What are we talking about? European equities have come under pressure recently, amid concerns about the impact of the war in Ukraine. We take a look at valuations, earnings and the risks to growth
Starting Valuations: The chart below shows the forward Price/Earnings ratio for European equities over the past decade. We can see that the drop in European equities puts valuations close to one standard deviation below the long-term average.
One key question is whether forward earnings, the denominator, is overstated. The chart below shows profit margins in Europe. We would argue three things. First, overall profitability has drifted higher over time. Second, and most importantly, margins are high relative to history. And third, that there is some cyclicality to profitability (ie stronger economic growth usually means companies make more money!).
The chart below illustrates the final point. It compares corporate profit margins in Europe with GDP growth. As you might guess, there’s some link between the two.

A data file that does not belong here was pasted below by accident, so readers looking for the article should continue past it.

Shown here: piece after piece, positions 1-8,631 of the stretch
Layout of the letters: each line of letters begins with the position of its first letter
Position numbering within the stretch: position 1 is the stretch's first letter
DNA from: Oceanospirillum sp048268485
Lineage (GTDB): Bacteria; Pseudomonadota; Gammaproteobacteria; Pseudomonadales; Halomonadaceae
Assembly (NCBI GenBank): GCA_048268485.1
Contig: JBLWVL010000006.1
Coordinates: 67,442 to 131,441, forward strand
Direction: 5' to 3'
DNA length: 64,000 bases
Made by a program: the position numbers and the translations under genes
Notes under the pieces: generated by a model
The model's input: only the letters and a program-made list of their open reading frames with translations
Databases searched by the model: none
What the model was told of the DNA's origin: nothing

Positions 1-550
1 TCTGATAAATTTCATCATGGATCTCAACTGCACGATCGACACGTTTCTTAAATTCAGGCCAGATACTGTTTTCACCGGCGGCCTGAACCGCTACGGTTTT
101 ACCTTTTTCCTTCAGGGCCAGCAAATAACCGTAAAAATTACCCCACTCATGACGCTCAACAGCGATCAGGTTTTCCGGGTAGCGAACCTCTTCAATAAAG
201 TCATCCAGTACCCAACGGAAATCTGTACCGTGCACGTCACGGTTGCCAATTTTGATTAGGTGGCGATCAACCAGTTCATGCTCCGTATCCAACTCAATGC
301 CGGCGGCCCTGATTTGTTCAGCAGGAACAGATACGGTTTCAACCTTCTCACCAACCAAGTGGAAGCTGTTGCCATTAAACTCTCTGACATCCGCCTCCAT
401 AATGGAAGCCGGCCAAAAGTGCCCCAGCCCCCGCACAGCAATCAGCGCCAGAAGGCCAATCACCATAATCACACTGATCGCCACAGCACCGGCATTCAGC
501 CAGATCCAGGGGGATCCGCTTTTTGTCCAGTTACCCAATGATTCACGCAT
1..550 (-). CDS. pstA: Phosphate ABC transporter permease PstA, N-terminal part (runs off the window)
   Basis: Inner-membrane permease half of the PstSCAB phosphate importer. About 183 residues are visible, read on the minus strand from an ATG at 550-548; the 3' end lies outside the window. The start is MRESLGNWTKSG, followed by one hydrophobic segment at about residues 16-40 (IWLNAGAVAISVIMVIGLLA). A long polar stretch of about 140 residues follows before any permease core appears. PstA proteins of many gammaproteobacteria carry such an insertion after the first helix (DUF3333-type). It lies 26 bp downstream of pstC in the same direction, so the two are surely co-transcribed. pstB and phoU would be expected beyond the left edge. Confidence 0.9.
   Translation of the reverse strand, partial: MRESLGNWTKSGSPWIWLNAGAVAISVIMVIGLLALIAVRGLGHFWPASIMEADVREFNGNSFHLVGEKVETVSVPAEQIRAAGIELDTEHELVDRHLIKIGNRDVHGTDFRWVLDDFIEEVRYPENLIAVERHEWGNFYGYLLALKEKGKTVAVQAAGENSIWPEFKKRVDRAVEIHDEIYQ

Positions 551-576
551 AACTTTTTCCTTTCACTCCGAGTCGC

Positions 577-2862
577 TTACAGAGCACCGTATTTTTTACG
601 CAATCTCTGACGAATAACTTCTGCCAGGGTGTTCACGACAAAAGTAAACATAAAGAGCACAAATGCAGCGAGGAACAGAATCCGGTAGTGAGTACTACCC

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So, lets turn to GDP growth expectations. The chart below shows consensus expectations for 2022 GDP growth in Europe. We’ve seen downgrades to estimates accelerate over the past couple of weeks, as analysts have begun to factor in higher energy costs and a hit to confidence that’s likely to come out of the current crisis in Ukraine.
The other consideration is the ECB. Inflation is well above target and the ECB, along with the Fed and the Bank of England, has a difficult path to tread if it’s going to rein in inflation without causing a significant slowdown in growth.
Where does this leave us? European equity valuations look cheap versus history. They’re probably not quite that cheap after we factor in likely earnings downgrades that you might expect to see, but we can say that some of the potential bad news is already priced in.